After almost a decade in the ergonomics field, what gets Josh Bancic out of bed in the morning is making people feel better. "Employees spend countless hours at their desks," he says. "Ensuring they have the tools and information to work in healthy postures can make a world of difference." Today, as an associate ergonomist at office furniture designer and manufacturer, Humanscale, Josh divides his time between conducting ergonomics assessments, running ergonomics training courses and helping people design and implement their ergonomics programs. We asked Josh some burning questions we had about ergonomics, and here's what he had to say on everything from tips to trends.
How would you describe ergonomics to an alien?
Josh: Ergonomics is the science of fitting the job or task to the worker to maximize productivity while reducing discomfort, fatigue and injury. In other words, adjusting the built environment to match the user’s individual stature and abilities.
What are some big myths about ergonomics?
Josh: One of the most common myths about ergonomics is that any product labeled “ergonomic” is good for you. The term is often used as a marketing tool, but many people are misled about the benefits of certain products. Another common misconception is that we need to constantly sit up “straight.” A dynamic sitting posture that allows movement is important, as is sitting in a slightly reclined position to reduce disc pressure in the lower back.
What are people's reactions to ergonomics?
Josh: The most common feedback I receive is, “That’s common sense!” People are amazed at how small changes can have such a big impact on their wellbeing and comfort. Behavioural changes and habits are always the key, however they are also the most challenging changes to make.
Who can benefit the most from ergonomics?
Josh: While everyone can benefit from practicing good ergonomics, individuals who work in sedentary jobs are particularly vulnerable to the effects of a workplace that doesn't match them well. Prolonged static postures can pose a significant risk for developing discomfort.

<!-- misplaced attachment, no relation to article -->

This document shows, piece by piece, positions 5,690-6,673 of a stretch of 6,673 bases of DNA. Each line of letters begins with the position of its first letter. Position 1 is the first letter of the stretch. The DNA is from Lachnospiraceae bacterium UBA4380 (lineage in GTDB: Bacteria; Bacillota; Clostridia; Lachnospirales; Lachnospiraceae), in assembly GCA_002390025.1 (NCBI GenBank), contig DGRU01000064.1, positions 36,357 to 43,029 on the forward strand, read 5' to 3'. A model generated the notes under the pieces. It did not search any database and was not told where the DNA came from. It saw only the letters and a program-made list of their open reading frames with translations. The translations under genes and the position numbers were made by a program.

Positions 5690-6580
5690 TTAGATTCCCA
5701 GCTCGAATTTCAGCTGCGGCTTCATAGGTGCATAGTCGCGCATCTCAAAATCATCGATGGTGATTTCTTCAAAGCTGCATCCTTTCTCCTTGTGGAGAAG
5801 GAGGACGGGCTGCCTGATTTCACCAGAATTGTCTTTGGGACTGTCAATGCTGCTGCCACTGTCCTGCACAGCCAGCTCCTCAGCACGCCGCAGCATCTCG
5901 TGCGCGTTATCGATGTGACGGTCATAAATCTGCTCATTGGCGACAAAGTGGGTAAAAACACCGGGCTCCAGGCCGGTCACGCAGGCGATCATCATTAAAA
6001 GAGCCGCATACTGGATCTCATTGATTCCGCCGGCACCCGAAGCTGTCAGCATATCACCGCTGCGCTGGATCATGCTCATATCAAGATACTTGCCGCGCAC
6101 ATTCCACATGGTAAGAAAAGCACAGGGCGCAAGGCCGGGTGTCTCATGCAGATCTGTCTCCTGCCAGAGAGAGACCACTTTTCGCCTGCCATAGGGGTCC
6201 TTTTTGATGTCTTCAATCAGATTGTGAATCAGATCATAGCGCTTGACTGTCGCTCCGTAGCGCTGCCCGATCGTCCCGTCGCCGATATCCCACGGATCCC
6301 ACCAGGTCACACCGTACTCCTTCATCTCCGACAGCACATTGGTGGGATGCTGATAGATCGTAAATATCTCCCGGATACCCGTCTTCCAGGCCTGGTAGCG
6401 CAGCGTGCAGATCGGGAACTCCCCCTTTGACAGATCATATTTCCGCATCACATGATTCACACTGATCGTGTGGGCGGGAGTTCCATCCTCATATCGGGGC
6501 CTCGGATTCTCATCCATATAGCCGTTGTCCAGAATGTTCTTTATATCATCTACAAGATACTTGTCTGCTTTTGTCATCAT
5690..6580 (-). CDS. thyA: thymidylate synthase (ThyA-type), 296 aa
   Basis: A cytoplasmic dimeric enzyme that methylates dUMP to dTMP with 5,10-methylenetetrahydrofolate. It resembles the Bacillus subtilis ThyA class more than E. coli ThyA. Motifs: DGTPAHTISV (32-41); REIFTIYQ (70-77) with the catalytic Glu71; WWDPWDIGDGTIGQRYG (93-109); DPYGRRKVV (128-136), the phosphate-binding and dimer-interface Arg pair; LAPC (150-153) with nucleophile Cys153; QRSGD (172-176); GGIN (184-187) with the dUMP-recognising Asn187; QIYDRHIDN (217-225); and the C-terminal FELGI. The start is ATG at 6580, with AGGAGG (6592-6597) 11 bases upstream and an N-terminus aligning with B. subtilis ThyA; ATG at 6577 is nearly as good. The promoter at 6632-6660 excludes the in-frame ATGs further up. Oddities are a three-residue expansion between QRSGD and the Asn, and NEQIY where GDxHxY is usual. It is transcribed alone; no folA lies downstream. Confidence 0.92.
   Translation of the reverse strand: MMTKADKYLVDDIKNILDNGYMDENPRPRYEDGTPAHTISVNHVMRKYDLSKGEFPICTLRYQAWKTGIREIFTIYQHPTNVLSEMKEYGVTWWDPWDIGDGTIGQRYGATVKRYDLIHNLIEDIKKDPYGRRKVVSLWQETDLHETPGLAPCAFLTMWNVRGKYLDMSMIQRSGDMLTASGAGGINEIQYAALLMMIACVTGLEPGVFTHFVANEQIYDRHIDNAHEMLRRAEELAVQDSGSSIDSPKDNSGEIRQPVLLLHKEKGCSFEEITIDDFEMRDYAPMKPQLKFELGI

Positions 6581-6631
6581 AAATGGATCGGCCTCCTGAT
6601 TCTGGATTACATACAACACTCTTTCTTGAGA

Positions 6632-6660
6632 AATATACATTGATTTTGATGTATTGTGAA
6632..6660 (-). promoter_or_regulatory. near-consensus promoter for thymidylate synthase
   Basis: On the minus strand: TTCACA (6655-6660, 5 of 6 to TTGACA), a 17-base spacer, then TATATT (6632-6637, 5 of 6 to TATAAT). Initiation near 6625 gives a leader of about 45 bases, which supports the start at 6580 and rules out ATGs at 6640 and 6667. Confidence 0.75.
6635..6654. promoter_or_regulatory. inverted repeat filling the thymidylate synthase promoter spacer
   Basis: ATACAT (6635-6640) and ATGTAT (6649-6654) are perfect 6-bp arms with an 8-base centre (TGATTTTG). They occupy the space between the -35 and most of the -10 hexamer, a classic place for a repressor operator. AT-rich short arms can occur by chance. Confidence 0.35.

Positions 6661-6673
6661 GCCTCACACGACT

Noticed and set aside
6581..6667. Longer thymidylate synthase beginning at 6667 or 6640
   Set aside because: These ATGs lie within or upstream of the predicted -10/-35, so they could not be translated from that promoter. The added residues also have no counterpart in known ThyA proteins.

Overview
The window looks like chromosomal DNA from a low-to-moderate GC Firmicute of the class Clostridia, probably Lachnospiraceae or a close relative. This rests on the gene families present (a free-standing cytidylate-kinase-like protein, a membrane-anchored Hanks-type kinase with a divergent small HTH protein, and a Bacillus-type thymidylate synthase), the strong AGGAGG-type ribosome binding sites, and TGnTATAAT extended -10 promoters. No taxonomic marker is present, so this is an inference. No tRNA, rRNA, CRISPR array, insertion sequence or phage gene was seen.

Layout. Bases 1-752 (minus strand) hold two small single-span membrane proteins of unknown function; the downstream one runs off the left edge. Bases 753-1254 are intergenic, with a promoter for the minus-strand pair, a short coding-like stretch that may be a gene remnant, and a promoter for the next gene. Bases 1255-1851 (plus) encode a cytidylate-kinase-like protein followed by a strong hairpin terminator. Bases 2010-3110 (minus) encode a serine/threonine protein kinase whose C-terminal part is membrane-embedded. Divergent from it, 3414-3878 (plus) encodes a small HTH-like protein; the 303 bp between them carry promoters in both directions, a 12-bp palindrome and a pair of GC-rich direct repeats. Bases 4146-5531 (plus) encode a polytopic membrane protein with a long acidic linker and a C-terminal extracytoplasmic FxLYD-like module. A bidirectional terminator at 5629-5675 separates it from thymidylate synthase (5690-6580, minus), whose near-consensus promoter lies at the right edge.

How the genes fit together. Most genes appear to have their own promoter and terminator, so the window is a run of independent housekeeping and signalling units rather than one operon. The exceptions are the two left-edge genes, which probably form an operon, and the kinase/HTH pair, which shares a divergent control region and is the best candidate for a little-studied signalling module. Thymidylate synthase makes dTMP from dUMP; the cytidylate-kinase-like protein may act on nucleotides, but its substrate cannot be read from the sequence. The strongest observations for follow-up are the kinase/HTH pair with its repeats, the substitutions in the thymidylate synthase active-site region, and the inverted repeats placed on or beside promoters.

Tell us some warning signs that it’s time to talk to your boss.
Josh: Actually, in ergonomics, we always want to be as proactive as possible, so getting your workstation assessed before you feel discomfort is ideal.
If a company could only afford to do one thing to improve ergonomics, what would you recommend?
Josh: The simple fact is that standard desk height is too high for most people. Installation of a height adjustable, articulating keyboard tray allows almost everyone to adjust the keyboard and mouse to the correct height and angle. It further allows the individual to sit back in their chair and effectively utilize the backrest.
What’s a quick tip for those of us who are tied to our desks most of the day?
Josh: If you don’t have a height adjustable desk that allows you to work in a standing posture at various points throughout the day, it is important to stand up once or twice an hour. Simple things like setting a reminder in your calendar on repeat so you have a visual reminder every 30-40 minutes is helpful. Using an alarm on your phone or a wearable technology device can also be helpful to act as a reminder to stand up and move.
Can you give us some ergonomics trends to be on the lookout for?
Josh: Many organizations are moving toward unassigned workstations, and benching or hotel desks. This makes it even more crucial to build adjustability into the workstation, allowing any employee to quickly make some adjustments and get into a good ergonomic working posture when they arrive at their desk.
Is your team ready to learn more? Book a free ergonomics info session, tailored to exactly what your team needs to know. (We'll bring lunch.)
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